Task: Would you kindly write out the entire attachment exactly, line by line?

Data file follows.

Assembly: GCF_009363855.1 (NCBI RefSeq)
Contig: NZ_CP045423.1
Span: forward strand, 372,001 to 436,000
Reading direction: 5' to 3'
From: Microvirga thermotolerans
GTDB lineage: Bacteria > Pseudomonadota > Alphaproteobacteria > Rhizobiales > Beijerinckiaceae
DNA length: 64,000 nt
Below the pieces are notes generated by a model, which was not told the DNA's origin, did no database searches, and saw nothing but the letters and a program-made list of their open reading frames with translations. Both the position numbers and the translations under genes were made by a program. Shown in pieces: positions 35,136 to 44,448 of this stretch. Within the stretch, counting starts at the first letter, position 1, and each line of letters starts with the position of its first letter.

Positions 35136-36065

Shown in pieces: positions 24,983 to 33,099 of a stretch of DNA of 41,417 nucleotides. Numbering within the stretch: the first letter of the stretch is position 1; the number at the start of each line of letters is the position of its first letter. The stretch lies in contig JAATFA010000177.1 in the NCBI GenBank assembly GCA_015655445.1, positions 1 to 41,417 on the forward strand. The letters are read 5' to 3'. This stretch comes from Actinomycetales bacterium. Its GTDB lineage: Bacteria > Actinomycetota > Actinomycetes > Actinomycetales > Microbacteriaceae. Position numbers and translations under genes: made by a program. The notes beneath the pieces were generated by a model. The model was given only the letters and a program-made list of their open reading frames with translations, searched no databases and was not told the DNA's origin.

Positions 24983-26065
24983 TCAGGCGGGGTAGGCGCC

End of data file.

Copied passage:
Assembly: GCF_009363855.1 (NCBI RefSeq)
Contig: NZ_CP045423.1
Span: forward strand, 372,001 to 436,000
Reading direction: 5' to 3'
From: Microvirga thermotolerans
GTDB lineage: Bacteria > Pseudomonadota > Alphaproteobacteria > Rhizobiales > Beijerinckiaceae
DNA length: 64,000 nt
Below the pieces are notes generated by a model, which was not told the DNA's origin, did no database searches, and saw nothing but the letters and a program-made list of their open reading frames with translations. Both the position numbers and the translations under genes were made by a program. Shown in pieces: positions 35,136 to 44,448 of this stretch. Within the stretch, counting starts at the first letter, position 1, and each line of letters starts with the position of its first letter.

Positions 35136-36065

Shown in pieces: positions 24,983 to 33,099 of a stretch of DNA of 41,417 nucleotides. Numbering within the stretch: the first letter of the stretch is position 1; the number at the start of each line of letters is the position of its first letter. The stretch lies in contig JAATFA010000177.1 in the NCBI GenBank assembly GCA_015655445.1, positions 1 to 41,417 on the forward strand. The letters are read 5' to 3'. This stretch comes from Actinomycetales bacterium. Its GTDB lineage: Bacteria > Actinomycetota > Actinomycetes > Actinomycetales > Microbacteriaceae. Position numbers and translations under genes: made by a program. The notes beneath the pieces were generated by a model. The model was given only the letters and a program-made list of their open reading frames with translations, searched no databases and was not told the DNA's origin.

Positions 24983-26065
24983 TCAGGCGGGGTAGGCGCC